Complete with biography, pictures of his children and recollections from his family, Matt explained his choice for the catalogue front cover illustration - a Dinky No 932 Wayne school bus that reminded him so much of his schooldays in Abington, Pennsylvania. Nostalgia remains a key player in the toy market, but the focus here was not just upon models from Matt's youth but also the diecast toys of the 1950s. Together these 'golden age' decades represent the most popular period in collecting today, primarily for the charm of the models but also (when investment is a consideration) because they have largely escaped the metal fatigue endemic among pre-War toys and the dominance of plastic that can be subject to deterioration in later issues.

Added to this was a relatively large holding of export productions that reflected purchases made as far afield as Eureka, South Dakota, Ruthin, Wales, Maun, Botswana and Saigon, Vietnam.

Lesney's Matchbox toys had been this collector's first love and his collection had grown to include many rare models and most (if not all) had survived in very fine order. His Chevy Impala yellow taxi cab with grey rather than the typical black wheels was rated mint in a near mint box and sold at £2000, while his orange-red Vauxhall Victor was deemed 'excellent plus' and came in a near-mint box. The yellow version of this model is quite common (one near-mint example sold here for £60) but this rare colourway, the first the auctioneers had sold, took £3200.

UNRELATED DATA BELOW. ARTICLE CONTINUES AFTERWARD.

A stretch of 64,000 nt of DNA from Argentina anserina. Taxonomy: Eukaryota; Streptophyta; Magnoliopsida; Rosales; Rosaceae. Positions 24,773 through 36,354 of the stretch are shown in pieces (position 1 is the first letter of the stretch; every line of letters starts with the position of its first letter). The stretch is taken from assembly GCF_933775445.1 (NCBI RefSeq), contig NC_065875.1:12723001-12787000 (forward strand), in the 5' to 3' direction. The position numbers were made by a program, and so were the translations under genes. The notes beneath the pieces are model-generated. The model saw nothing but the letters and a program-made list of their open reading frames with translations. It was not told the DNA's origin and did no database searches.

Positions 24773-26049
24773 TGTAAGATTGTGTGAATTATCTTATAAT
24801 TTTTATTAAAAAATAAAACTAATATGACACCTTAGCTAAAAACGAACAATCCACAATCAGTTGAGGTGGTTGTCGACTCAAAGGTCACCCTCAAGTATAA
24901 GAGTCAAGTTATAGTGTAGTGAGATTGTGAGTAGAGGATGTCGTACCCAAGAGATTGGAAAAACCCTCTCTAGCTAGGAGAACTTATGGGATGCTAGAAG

Other rare Lesney issues included a mint Ferrari Berlinetta (no.75b) in a nearmint box and a Volkswagon 1600TL in metallic purple (no.67b) that was mint apart from a minor factory mark. Both sold above estimate at £520 each. A surprise was an off-white MG sports car (no.19b) that was in 'excellent' condition but lacked its box. Typically the estimate of £60-80 would have sufficed, but it sold at £440. A box would not be difficult to find. Matt had been unusual in collecting so many different marques. There were sections here for Tekno, Budgie, Spot-On and Corgi, but naturally Dinky toys were dominant.

Among the most iconic Dinky models of the Golden Age period are the series of Foden wagons that were first issued in the late 1940s. There are a number of variants and Matt owned examples of most of them. Dinky number 505, the flatbed truck with chains from 1952, was available here in both of its 'first cab' colourways.